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What options are available to get rid of facial spider veins?

This question was asked in Fountain Valley, California and has 11 answer(s) as of 05/20/2013.
I have tried several lasers and light based treatments for red colored spider veins on my face, none of it has worked. Are there any other options available for me to try?

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Doctors Answers (11)

There are other options that can be tried. This includes injection sclerotherapy or more likely in the case of red veins technologies that use radiofrequency energy to destroy small red veins. One such technology was known as an vein wave and there are other technologies similar to it.

Some veins are resistant. There are several types of laser treatments. Ask which one was used. Then you can select a different type of laser to see if this works. Sclerotherapy may work as well.

Facial spider veins are often treated by lasers and IPL light based treatment for very fine spider veins. For larger spider veins, reticular sclerotherapy is an option and generally very effective on small veins regardless of location.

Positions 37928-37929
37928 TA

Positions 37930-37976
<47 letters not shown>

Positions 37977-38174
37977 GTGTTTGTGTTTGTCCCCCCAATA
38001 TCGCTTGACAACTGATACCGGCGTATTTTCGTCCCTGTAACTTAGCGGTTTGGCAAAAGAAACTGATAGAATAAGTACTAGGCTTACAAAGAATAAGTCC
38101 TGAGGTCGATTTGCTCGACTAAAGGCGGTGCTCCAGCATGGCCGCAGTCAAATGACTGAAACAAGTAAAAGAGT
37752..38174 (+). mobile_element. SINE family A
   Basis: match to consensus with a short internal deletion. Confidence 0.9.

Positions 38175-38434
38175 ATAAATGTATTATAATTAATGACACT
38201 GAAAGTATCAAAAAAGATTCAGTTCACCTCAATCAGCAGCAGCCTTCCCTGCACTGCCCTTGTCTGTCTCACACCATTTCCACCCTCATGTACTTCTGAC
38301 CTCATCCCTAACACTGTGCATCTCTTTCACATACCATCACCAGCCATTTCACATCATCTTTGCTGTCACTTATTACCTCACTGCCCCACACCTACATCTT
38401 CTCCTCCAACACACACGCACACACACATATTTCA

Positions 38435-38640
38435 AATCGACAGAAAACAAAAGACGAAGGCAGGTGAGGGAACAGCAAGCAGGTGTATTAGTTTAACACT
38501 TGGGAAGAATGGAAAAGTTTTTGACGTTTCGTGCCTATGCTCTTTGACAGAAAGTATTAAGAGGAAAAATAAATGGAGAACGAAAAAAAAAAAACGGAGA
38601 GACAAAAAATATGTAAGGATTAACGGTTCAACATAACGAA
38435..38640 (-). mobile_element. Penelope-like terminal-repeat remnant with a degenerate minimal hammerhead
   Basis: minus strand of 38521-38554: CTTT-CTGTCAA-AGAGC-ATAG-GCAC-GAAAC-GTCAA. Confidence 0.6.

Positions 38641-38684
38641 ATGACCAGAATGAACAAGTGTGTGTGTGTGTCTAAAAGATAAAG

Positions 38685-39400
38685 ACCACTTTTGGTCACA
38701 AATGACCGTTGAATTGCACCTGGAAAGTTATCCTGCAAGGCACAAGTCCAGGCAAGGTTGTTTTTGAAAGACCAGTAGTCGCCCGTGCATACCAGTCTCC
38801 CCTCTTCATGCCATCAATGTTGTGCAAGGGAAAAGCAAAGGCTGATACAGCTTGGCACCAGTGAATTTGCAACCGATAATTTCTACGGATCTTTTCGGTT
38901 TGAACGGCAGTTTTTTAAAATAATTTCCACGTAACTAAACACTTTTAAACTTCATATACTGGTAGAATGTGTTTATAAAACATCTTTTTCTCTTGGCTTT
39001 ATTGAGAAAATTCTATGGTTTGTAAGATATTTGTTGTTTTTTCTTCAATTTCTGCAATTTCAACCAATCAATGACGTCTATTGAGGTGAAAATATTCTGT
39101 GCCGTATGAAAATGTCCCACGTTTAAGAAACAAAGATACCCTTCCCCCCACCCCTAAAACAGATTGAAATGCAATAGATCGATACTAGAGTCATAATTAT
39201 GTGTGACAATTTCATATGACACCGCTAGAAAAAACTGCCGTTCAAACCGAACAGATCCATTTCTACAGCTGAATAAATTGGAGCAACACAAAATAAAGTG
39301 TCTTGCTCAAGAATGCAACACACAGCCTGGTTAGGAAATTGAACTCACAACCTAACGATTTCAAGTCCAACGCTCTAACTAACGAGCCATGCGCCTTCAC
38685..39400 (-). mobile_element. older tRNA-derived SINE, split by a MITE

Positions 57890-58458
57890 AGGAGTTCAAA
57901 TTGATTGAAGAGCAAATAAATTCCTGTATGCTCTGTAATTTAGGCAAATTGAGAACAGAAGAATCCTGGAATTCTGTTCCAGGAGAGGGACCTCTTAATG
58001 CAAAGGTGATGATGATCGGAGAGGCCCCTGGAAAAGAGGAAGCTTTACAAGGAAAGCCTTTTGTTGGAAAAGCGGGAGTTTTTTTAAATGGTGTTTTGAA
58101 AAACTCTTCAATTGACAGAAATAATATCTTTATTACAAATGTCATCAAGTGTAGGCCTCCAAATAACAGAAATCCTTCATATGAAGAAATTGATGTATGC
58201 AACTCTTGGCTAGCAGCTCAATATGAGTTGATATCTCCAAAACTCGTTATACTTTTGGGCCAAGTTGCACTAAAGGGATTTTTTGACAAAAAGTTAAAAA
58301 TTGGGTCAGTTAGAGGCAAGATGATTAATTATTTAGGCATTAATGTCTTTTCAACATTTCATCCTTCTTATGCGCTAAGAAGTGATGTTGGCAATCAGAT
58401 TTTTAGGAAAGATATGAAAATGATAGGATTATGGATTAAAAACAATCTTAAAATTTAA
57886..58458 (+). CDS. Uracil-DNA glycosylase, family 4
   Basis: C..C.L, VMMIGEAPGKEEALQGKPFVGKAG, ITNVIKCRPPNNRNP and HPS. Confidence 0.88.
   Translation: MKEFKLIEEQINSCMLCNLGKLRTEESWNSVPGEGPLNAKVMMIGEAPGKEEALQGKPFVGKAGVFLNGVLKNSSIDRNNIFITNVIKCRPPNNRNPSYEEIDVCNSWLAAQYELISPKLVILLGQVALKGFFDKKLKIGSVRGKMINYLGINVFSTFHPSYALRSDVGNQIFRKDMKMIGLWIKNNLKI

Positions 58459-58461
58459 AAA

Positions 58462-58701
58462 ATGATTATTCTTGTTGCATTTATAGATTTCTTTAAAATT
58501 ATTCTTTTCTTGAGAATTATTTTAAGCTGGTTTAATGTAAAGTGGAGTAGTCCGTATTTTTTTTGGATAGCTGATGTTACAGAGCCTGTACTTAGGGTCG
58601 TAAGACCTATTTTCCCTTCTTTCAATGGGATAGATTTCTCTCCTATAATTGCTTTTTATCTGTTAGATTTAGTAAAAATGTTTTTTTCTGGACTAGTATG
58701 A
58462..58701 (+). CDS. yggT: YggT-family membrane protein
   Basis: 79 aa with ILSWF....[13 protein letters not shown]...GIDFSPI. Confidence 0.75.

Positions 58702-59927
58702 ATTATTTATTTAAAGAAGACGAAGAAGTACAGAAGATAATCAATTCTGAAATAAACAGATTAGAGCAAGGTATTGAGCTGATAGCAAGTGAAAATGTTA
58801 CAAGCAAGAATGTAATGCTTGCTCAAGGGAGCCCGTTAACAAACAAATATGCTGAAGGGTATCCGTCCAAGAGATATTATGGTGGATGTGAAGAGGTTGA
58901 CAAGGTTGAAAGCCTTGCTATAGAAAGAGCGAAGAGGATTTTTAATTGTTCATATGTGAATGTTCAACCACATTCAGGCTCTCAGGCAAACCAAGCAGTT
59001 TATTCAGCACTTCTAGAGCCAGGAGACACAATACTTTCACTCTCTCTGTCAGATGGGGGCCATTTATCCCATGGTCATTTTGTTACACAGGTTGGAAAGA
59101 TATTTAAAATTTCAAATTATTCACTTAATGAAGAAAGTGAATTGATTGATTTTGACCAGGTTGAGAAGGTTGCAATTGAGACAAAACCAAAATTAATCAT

VeinGogh uses radio frequency energy pulses to eliminate fine spider veins without having to worry about sun exposure. Sclerotherapy (injections) works better for larger veins while VeinGogh is better for finer smaller ones.

I would recommend sclerotherapy if you have not had any results from a laser.

The best choice is a consultation with a facial plastic surgeon.

You can find someone to inject them, Vein Gogh, or vein wave can be used on small spider veins.

I have great success using Veinwave which uses Radio Frequency energy to close tiny red veins on the face.

Laser treatment and phototherapy (intense pulsed light-IPL, and broad band light-BBL) are the main stay of spider veins on the face. Sclerotherapy is not recommended on the face.

Liquid sclerotherapy may be an option depending on the size and location of the veins.

I would recommend you seek the opinion of a dermatologist with experience in vascular lasers, they work quite well for vessels around the cheeks and nose areas. Usually, these vessels are too small to consider other treatments, such as sclerotherapy.

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